The EU has reversed its decision to temporarily override part of the Brexit deal amid an ongoing row over Covid vaccine supplies in the bloc.
The move would have seen checks at the border of Ireland and Northern Ireland to prevent shipments entering the UK.
But the European Commission later said it would ensure the Northern Ireland Protocol is "unaffected".
However, the EU said it had "no choice" but to press on with introducing export controls on vaccines.
Late on Friday evening, European Commission President Ursula von der Leyen said the UK and EU had "agreed on the principle that there should not be restrictions on the export of vaccines by companies where they are fulfilling contractual responsibilities".
She said the backtrack came after "constructive talks" with UK Prime Minister Boris Johnson in which he had expressed "grave concerns" about the initial plan.
The European Commission's proposals had also sparked concern from all five parties in Northern Ireland's devolved government and Irish prime minister Micheál Martin.
Mr Martin welcomed the EU's reversal, describing it as a "positive development given the many challenges we face in tackling Covid-19".
However, it was not thought that the move would have directly disadvantaged Northern Ireland, which gets its vaccine supplies through the UK procurement system.
The Brexit deal guarantees an open border between the EU and Northern Ireland, with no controls on exported products.
However, Article 16 of the Northern Ireland Protocol part of the deal allows the EU and UK to chose to suspend any aspects they consider are causing "economic, societal or environmental difficulties".
The EU had announced it would trigger the clause and introduce the export controls on its vaccines entering Northern Ireland in a bid to prevent the region becoming a backdoor for jabs to be sent to the wider UK.
It said the actions were "justified" to avert problems caused by a lack of supply.
"Mistake," "misjudgement," "blunder."
These are just some of words EU insiders have been using privately to describe the European Commission's initial decision on Friday to suspend areas of the Brexit deal dealing with Northern Ireland, a part of its Covid vaccine row.
Although it then U-turned on those plans, critics say the damage was already done.
Brussels previously lectured the UK government about respecting the Irish Protocol - which was painfully and carefully drafted during Brexit negotiations.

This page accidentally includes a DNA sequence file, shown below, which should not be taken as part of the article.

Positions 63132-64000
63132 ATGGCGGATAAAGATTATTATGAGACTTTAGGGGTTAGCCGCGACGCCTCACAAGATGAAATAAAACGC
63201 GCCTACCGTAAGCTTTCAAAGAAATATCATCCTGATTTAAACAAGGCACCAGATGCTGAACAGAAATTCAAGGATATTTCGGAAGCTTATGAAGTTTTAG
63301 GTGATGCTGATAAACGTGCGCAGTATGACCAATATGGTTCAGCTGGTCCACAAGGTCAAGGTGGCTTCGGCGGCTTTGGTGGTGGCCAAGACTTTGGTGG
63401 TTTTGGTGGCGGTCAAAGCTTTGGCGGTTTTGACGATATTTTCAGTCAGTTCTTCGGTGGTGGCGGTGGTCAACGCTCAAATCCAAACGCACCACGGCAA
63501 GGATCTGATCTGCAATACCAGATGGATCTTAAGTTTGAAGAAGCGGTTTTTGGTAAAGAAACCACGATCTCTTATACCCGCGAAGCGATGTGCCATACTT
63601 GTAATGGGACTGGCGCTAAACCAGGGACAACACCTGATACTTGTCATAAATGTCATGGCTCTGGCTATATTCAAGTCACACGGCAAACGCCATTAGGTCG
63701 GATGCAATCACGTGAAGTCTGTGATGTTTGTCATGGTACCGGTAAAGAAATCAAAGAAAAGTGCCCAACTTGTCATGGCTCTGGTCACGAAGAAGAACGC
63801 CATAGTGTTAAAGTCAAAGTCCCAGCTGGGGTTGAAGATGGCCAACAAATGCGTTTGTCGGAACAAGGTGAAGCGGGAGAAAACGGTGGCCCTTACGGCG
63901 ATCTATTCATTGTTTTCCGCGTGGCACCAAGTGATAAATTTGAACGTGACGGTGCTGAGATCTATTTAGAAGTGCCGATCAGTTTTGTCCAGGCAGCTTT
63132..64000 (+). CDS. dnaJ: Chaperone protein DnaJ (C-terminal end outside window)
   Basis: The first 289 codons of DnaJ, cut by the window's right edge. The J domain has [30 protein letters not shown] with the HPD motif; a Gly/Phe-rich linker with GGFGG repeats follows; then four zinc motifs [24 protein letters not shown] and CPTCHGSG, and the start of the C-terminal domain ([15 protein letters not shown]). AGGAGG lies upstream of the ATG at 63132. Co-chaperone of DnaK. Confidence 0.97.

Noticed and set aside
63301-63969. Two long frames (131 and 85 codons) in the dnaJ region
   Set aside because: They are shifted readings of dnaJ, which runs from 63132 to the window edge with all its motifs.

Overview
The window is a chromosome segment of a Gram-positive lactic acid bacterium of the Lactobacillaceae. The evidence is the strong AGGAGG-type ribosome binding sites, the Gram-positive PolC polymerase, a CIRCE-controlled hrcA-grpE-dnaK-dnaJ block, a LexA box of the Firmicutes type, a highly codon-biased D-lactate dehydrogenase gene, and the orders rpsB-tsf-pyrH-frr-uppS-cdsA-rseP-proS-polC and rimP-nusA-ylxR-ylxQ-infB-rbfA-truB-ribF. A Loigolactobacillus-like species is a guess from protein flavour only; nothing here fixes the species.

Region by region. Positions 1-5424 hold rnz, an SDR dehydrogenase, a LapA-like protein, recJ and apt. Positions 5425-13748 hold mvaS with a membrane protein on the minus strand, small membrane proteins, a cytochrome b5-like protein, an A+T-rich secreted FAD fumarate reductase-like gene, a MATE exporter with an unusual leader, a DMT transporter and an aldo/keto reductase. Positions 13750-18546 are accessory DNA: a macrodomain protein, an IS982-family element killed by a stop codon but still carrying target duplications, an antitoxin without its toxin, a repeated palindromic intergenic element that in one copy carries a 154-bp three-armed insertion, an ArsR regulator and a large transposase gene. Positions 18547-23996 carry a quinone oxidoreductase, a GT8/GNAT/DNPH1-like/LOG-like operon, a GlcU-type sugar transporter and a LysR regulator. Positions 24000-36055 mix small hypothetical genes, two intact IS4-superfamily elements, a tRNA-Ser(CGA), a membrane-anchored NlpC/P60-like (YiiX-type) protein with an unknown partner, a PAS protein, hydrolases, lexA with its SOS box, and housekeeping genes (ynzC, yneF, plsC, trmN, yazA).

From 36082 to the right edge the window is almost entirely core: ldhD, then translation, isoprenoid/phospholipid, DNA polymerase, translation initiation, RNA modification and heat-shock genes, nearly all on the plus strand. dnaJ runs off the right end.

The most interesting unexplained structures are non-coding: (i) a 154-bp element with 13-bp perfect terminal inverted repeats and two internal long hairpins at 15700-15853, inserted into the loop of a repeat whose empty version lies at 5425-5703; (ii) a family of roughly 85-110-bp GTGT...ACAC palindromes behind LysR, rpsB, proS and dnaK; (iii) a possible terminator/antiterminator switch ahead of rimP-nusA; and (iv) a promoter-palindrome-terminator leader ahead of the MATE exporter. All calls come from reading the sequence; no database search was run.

Now the EU seemed quick to undermine the agreement.
Member state Ireland felt stung that it hadn't been consulted. This all adds to the impression of chaos surrounding the EU's vaccine rollout.
Brussels was already under fire from a growing number of EU countries for having been slow to sign vaccine contracts with pharmaceutical companies.
This "mishap" over the Irish Protocol as Spain's Foreign Minister called it, hasn't exactly helped the commission's reputation.
2px presentational grey line
Despite backtracking on Article 16, the EU is still introducing new controls giving its member states the power to block exports of the coronavirus vaccine to countries including the UK - should they want to.
The move was the latest development in a deepening dispute over the vaccine producer AstraZeneca's delivery commitments to the EU.
The bloc agreed to buy up to 400m doses of the vaccine AstraZeneca developed last year with Oxford University, and on Friday the EU's drugs regulator approved the vaccine's use for all adults.
But the firm said that due to problems at one of its EU factories, supplies would be reduced by about 60% in the first quarter of 2021.
The statement from the European Commission said it in order to tackle "the current lack of transparency" over vaccine exports outside the EU, it would be introducing a measure requiring that all such exports "are subject to an authorisation" by member states.
While the commission rowed back from the Article 16 threat, the EU warned that it would "consider using all the instruments at its disposal" should vaccine supplies "toward third countries be abused to circumvent the effects of the authorisation system".
The EU's original move was criticised by a string of politicians, with Northern Ireland's First Minister Arlene Foster describing it as "an incredible act of hostility" that places a "hard border" between Northern Ireland and the Republic of Ireland.
In a phone call earlier with the Irish Taoiseach Mr Martin on Friday evening, Mr Johnson "set out his concerns" about the move and "what these actions may mean for the two communities in Northern Ireland", according to a No 10 spokesperson.
The PM is also said to have "stressed the UK's enduring commitment" to the Good Friday agreement and called on the EU to "urgently clarify its intentions and what steps it plans to take to ensure its own commitments with regards to Northern Ireland are fully honoured".